Many operate under the belief that if it is labeled “flushable” that it goes down the toilet. Unfortunately, marketing and manufacturers don’t have the same strict standards for what is flushable as wastewater utility processors. From babies throwing items that just don’t belong, to toilet commercials that flush everything but the kitchen sink, there’s more going down the toilet drain than what was meant to. While septic tank maintenance is much more top of mind for diligent homeowners than those with city sewer, it’s important to understand that everyone, even those with public utilities, should carefully watch what is flushed down their toilet.
Labels are not always what they seem.
When it comes to the labels on the products that we purchase, it’s important to ensure that we really understand the how “flushable” a product actually is before flushing it down the toilet. According to wastewater specialists, The industry reference f or dispersability is two-ply toilet paper… [which] starts to break apart when the toilet is flushed and is indistinguishable in the wastewater system in a matter of seconds,” Villée said. Anything labeled as flushable should start to break apart during the f lush and completely disperse within 5 minutes, he added. “Our mantra is, ‘It’s not flushable if it’s not dispersible,’”
Purchase toilet locks for babies and toddlers.
Toilet locks work both ways from a safety perspective. Not only should they keep the baby out of the toilet to prevent drowning, but also prevent babies from throwing things down the toilet. Object permanence is something that babies learn as early as 6 months and watching things “disappear” is a fascination that goes well into toddlerhood. There is no more perfect place to watch things disappear than by flushing them down the toilet. Keep toilet locks on as long as possible to prevent non-dispersable objects from being flushed.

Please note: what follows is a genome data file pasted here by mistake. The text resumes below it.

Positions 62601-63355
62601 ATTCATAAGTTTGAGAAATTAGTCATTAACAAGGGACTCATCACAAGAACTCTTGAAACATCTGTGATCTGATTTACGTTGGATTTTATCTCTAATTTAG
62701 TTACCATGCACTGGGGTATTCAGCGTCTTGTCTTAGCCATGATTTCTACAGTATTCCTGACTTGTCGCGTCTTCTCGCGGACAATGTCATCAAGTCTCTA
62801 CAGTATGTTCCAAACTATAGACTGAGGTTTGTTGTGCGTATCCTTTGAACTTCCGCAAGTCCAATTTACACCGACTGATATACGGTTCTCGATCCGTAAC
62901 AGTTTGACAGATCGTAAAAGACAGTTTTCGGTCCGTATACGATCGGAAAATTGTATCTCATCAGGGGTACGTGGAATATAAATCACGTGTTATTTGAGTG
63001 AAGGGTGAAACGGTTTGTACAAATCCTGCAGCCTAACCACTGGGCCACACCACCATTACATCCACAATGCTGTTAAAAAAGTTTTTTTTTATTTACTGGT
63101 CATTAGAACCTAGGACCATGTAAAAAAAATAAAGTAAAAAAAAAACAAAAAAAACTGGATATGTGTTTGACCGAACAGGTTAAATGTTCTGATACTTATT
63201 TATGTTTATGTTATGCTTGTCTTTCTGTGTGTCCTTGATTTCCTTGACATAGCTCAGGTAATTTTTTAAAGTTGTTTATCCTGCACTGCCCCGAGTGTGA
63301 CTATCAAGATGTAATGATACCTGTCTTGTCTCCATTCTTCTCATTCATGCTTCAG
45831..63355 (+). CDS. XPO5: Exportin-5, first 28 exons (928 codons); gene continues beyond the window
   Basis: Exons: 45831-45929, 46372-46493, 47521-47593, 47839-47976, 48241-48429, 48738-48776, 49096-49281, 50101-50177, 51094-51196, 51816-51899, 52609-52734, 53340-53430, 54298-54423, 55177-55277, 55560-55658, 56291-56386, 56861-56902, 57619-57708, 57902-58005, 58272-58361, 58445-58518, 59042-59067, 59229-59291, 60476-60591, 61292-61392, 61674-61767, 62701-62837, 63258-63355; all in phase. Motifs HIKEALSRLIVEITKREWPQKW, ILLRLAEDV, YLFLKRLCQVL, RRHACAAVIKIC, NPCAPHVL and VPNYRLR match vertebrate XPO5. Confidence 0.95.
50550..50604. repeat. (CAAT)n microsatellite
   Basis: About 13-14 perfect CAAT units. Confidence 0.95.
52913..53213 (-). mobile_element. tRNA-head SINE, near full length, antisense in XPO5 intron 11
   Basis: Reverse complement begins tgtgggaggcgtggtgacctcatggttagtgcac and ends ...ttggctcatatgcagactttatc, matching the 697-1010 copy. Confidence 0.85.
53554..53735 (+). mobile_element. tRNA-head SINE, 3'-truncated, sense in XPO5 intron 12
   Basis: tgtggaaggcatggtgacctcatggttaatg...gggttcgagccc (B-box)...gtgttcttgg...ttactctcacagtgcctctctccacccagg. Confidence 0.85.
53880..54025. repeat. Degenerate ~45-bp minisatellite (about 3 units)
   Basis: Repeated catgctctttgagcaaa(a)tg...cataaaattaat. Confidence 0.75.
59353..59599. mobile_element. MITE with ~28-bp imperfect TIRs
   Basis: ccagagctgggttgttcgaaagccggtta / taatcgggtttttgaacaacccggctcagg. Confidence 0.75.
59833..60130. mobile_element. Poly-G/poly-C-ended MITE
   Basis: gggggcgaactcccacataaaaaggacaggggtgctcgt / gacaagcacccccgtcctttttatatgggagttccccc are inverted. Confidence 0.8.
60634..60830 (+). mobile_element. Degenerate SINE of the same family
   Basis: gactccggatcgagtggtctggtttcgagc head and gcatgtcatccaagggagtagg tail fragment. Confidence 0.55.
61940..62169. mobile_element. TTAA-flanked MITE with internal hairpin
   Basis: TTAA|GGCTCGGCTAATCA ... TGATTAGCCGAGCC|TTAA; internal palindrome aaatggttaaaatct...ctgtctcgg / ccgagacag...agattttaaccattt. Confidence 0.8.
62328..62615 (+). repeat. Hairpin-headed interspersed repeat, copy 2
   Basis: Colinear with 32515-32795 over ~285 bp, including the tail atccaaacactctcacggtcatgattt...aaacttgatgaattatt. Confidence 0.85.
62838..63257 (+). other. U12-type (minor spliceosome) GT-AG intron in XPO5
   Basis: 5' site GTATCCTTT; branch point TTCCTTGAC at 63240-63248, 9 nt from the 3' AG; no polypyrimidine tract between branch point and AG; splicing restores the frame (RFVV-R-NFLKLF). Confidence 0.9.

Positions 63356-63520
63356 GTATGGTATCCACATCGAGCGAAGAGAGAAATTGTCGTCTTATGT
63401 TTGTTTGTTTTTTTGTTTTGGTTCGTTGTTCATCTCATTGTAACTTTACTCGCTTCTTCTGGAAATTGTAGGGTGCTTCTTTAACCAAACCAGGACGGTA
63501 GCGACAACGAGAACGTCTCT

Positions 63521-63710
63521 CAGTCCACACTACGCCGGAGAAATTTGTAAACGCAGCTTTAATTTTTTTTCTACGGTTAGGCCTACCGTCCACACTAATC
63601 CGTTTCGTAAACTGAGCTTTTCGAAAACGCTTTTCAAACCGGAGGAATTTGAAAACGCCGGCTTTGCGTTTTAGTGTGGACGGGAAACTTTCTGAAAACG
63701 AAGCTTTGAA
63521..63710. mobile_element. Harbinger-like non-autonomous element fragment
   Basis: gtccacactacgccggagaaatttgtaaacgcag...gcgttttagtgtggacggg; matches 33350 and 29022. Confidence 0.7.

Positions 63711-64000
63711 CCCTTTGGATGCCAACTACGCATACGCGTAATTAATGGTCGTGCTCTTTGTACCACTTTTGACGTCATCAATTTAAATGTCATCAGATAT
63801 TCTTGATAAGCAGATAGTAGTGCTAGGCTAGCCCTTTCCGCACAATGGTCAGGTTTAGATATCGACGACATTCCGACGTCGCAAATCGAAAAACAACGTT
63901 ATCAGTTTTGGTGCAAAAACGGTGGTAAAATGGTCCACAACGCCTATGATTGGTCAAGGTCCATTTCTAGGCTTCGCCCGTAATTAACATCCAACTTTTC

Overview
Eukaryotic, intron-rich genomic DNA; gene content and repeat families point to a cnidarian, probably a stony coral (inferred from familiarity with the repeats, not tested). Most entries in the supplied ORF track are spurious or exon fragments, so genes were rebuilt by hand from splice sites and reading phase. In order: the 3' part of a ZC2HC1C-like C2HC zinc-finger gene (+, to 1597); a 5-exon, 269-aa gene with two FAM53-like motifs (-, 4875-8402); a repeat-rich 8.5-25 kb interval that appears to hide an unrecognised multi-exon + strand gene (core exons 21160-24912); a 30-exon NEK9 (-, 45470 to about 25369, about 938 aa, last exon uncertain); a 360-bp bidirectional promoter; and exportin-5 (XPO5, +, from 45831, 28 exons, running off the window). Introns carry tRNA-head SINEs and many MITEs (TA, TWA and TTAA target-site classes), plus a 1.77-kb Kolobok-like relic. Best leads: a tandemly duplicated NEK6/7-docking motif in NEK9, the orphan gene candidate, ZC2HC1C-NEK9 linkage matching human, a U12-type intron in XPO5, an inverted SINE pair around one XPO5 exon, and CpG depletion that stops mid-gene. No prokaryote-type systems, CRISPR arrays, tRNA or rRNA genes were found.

Understand the impact of the “little things”
Even the smallest things like cue-tips and dental floss have an impact on the wastewater treatment and must be removed from systems. While you may not think that such small items will make a difference, with many people operating under the same assumption – thousands of pieces of dental floss, cue-tips, baby wipes and other non-dispersable items are making their way into treatment plants and septic systems and must be removed manually by septic experts and wastewater treatment plant employees.
So, what impact does all the additional waste in the water treatment process have on you? Processing trash that is non-dispersable requires a lot of time and effort, which translates into additional monies that must be paid, which comes from your pocket. In order to avoid additional expenses or an increase in your utilities bill, it is important to raise awareness of non-dispersable items staying out of the toilet. Pass on the word by sharing this blog or watch this video: Will It Flush? for more information.
If you’re a septic owner that hasn’t given much though to septic tank maintenance, please call Crews Environmental for a septic inspection. Mention this article and receive $25.00 off your inspection!